about how models are transformed to viewspace

this may be unnoticed by most people, but it can make a big difference in some case. let me explain.
currently models are transformed to viewspace in this sequence:
rotate the model by the matrix of camera, get the pos of model, then subtract this pos by camera pos.
what i would suggest is: sutract the pos by cam pos before rotation by cam matrix.
what’s the difference in these 2 sequence?
say a camera is at pos (0,100000,0) and a model is at (1,100005,0) and the cam has HPR of (0,1,2), the model is in view.
in current way of transformation, the model pos value 100005 is rotated by cam matrix. because a matrix is stored as float values in computer, the rotation angles are inprecise to some degree no matter what, then the pos value 100005 magnifies the angle error and produces an inprecise pos.
finally this inprecise pos is subtract by camera pos. if the camera is rotated by 0.001 degree the next frame, the model pos has a new error which can be on the other side( positive value vs negative value) . with a normal fov (say 60 degree), you can see the model jump about the screen or even out of the screen.
let’s do it the other way: 1st subtract the pos value 100005 by cam pos 100000, resulting 5, then rotate the pos by cam matrix. again, rotation leads to error, but this time the angle error is magnified by value 5. see the difference?
value 100000 is quite big for single precision float, when the model or camera moves, you can still see the model jumping on screen, this can be improved by using double precision float to store a position. but this is another cause of error , not this topic is about.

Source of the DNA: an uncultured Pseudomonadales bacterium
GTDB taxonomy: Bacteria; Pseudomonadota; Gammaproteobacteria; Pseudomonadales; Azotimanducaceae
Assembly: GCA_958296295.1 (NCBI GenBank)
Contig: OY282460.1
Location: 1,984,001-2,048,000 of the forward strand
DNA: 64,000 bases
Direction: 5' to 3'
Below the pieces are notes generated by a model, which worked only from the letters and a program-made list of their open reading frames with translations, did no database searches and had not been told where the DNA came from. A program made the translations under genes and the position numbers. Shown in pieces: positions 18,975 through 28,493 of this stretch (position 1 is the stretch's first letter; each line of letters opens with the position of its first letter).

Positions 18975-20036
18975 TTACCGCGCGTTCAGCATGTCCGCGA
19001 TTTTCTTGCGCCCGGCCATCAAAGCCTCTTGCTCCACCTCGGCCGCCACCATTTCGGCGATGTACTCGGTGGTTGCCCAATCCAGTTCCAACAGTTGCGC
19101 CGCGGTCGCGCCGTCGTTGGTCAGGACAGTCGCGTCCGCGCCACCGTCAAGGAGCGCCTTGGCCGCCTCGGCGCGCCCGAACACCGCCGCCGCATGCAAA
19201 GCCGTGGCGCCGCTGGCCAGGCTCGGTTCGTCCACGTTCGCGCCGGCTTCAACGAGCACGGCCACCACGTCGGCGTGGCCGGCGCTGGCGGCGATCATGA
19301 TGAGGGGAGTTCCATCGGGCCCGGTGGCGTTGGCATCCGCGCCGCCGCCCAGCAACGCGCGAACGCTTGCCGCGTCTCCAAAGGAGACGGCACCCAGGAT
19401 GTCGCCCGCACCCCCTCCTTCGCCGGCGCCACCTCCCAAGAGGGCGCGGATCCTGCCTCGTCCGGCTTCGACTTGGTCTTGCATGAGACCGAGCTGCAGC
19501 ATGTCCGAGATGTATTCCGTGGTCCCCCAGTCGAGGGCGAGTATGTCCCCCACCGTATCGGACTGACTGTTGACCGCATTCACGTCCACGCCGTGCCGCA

with the current way of transforming models into viewspace, even if a matrix is stored as double precision floats instead of single float, the problem of error becomes notice-able to some point, if not at pos 100000, then at pos1000000, i bet.
let’s check the other way of transforming, value error will be notice-able to some point, if not at pos 1000000, then what about 10000000?
because a camera has a farclip, which means a model far away from camera is not seen, so any model in view is close to camera, say 100000 at max (if the app is simulating something on earth). the rotation error would be magified by 100000 at max, not 1000000, not 10000000. so this source of error will not grow infinitely. whether the position and matrix values are stored as single or double, the usable range of the scene is increased by a large degree.
for example, with the suggested way of transforming, with single float position and single float matrix values, when camera rotates, a model at 5 units away from camera would not be seen jumping even if they are at position 1000000. when camera or model moves, the model will be seen jumping, this might be fixed by using double float position values.
on the other hand, with the current way of transforming, when the camera (at pos 1000000) rotates, the model 5 units away will be jumping, (even if matrix is stored as double float, i bet).

The usual way to get around this is to create a bunch of nodes for each “sector”. Eg. you have a sector node at (0, 10000), to which the scene model is parented, and whenever you enter that sector, you reparent the camera to it.

This has the simple effect that Panda is only dealing with very small relative transformations when figuring out where the object is relative to the camera, even if the transformation is very large relative to render.